If the UK’s banks don’t increase lending to small business, then the government is going to give them a serious kicking. At least so says Business Secretary Vince Cable, who will go on the “war path” and impose financial penalties such as an increase in the banking levy or taxes. However, because of political imperatives to increase inflation, Cable, like the Bank of England seems to be willfully misinterpreting the economic evidence, while the risk of higher interest rates grows.
Rather like Cable, the Bank of England remains fixated on its quantitative easing program, even as inflation continues to rise in response to VAT hikes and inflation imported by the weakness of Sterling. Incredibly, Monetary Policy Committee member Adam Posen is now talking about “heavy-duty credit easing,” which would target specific sectors, as the US is (unsuccessfully) doing with its housing market – should its buying of government bonds prove ineffective in stimulating economic growth.
Talk about further quantitative easing, and increasing lending – even as inflation continues to pick up in the UK – may reflect the coalitions desire to see the cost of government eaten away in real terms, given that it has frozen many departmental budgets. But it also looks like there’s a misconception that lending can be and should be restored to the levels that were seen during the credit bubble.
Companies and individuals need to save now rather than borrow. That is why small companies may be cutting their borrowing rather than struggling to access credit, as Cable thinks, and why mortgage lending is down and the housing market is weakening. Mortgage approvals for house purchases by the UK’s major lenders fell to a 16-month low of 45,000 in August from 47,000 in July, a bigger-than-expected fall. And gross mortgage lending reported by the Council of Mortgage Lenders fell to £11.4bn in August, from £13.3bn in July, the lowest level for the month of August in a decade.
Extending the Bank of England’s £200bn quantitative easing program because of faltering money supply growth – which fell to 1.8% in August, the lowest level since the series began – would be like “pushing on a piece of string” – as has the Fed’s own program has been likened to – and only store up potential inflationary trouble for the future.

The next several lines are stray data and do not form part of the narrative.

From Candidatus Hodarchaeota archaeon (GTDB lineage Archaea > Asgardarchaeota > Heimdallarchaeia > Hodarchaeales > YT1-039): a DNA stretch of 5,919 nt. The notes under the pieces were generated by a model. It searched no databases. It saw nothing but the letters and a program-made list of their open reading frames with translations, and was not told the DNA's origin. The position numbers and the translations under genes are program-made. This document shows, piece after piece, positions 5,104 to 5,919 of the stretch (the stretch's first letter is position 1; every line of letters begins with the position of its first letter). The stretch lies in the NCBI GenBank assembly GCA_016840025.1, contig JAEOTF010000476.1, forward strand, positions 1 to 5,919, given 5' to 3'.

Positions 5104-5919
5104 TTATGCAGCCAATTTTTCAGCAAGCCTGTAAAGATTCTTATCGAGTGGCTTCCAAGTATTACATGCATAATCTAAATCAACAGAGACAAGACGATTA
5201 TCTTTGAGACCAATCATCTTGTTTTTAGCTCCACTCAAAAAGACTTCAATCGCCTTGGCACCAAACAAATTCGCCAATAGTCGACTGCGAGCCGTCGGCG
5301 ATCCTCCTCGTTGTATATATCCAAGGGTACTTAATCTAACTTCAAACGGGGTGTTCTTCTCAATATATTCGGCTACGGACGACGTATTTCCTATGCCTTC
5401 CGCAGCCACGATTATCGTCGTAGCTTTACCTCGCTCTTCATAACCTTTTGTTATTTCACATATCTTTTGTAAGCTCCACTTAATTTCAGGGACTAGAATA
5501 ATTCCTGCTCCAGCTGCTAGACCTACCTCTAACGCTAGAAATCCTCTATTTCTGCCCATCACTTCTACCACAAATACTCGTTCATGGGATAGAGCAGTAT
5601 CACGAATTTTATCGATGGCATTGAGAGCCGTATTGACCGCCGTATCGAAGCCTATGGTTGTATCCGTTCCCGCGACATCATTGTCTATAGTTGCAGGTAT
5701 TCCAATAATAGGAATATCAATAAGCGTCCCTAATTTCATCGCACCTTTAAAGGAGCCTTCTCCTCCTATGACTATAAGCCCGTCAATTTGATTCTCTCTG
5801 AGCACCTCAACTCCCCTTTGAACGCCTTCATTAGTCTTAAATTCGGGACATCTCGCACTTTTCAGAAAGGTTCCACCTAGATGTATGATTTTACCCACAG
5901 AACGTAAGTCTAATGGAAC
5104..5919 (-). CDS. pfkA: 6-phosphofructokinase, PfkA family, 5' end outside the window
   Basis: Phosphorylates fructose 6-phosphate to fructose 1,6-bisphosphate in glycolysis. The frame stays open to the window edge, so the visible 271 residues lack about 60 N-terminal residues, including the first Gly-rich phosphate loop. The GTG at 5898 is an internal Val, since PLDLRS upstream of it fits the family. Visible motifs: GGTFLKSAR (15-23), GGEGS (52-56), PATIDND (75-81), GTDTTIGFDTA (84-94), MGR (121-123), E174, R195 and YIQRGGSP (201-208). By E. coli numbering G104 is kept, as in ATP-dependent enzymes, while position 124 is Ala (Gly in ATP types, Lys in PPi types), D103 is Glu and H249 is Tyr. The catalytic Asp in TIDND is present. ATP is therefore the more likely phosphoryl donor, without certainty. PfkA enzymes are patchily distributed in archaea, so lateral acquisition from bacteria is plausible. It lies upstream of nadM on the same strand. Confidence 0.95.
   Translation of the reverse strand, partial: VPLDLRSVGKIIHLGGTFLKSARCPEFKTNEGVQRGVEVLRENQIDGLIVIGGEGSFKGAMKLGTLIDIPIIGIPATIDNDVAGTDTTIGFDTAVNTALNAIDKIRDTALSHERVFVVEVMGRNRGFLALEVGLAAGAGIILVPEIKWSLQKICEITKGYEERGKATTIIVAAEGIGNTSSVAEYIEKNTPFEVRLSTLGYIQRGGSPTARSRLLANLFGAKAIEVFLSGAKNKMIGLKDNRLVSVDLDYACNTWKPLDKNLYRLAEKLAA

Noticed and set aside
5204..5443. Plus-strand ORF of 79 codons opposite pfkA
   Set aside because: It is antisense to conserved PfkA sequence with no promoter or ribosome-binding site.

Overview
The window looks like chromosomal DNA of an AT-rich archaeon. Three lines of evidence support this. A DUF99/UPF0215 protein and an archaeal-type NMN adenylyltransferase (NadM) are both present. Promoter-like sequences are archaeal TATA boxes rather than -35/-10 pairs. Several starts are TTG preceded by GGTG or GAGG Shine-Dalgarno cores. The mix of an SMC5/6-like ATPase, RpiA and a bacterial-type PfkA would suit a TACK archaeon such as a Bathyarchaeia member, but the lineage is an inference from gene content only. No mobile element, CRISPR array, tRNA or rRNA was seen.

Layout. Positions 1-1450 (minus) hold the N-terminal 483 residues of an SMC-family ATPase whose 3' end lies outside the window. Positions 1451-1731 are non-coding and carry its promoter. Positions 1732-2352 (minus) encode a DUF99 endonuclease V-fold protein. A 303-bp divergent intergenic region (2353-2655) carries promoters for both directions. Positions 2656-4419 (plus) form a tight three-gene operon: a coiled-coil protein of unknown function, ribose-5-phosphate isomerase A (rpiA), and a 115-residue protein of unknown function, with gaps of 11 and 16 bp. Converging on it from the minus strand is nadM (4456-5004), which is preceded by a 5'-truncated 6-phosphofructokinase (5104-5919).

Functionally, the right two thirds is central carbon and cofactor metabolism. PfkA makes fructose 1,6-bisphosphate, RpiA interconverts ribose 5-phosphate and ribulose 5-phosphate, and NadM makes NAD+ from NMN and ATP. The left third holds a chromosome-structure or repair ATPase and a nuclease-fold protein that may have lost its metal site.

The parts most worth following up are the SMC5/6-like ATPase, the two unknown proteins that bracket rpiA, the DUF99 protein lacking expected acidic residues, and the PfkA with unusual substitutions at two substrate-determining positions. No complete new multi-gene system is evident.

There are risks, says Bank of America Merrill Lynch in its latest economics report, of interest rates rising notably faster than current market expectations. Using its Taylor Rule estimates (see chart), it calculates there’s a 25% chance of interest rates rising to 3% or more by early 2012: “Interest rates rising that fast is by no means our central projection , but with the level of GDP in the UK currently around 4.5% below its peak in early 2008, such risks may be underappreciated.”
Moody’s, which has endorsed the UK’s austerity plans, thinks that the UK “appears sufficiently flexible and robust to grow, even in the face of austere fiscal consolidation.” Challenges remain, from “private sector deleveraging, the uncertain state of the financial sector and slower growth in the UK’s main trading partners,” but if a moderate pace of growth is maintained, the primary budget balance will be in surplus by around 2014.
GDP growth will continue to remain above trend, and private sector output should rise slightly faster, agrees Lombard Street Research. This is because exporters are continuing to do well, as the weak pound finally makes its impact felt. As expected new orders are some way above ‘normal’, the rebound in industrial activity may indeed be based on a more fundamental shift in the demand for UK exports.
A net balance of 12% of manufacturers are expected to raise output over the next three months, according to the latest Industrial Trends Survey, compared with a long-run average of 7%. Only 4% reported that current inventories were sufficient given expected demand, so they are restocking.
For the time being, the Bank of England maintains that the 3.1% rate of inflation is not being passed through to general rises in inflation, as it is only due to temporary factors like Sterling’s decline, and because growth is likely to weaken. But the Bank of England’s forecasting record is, though, no better than your guess or mine.
“The events of the last three years provide ample evidence of the benefits of considering the whole distribution of risks: perhaps particularly those far away from central expectations,” says Bank of America Merrill Lynch. In due course, the MPC’s central forecasts from its August Inflation Report could be consistent with interest rates rising notably faster than current market expectations through 2012 and 2013.
So the real question is how long it will be before the market realizes that the probability of further quantitative easing is slim, and responds to the rising inflation by forces up yields on UK government debt.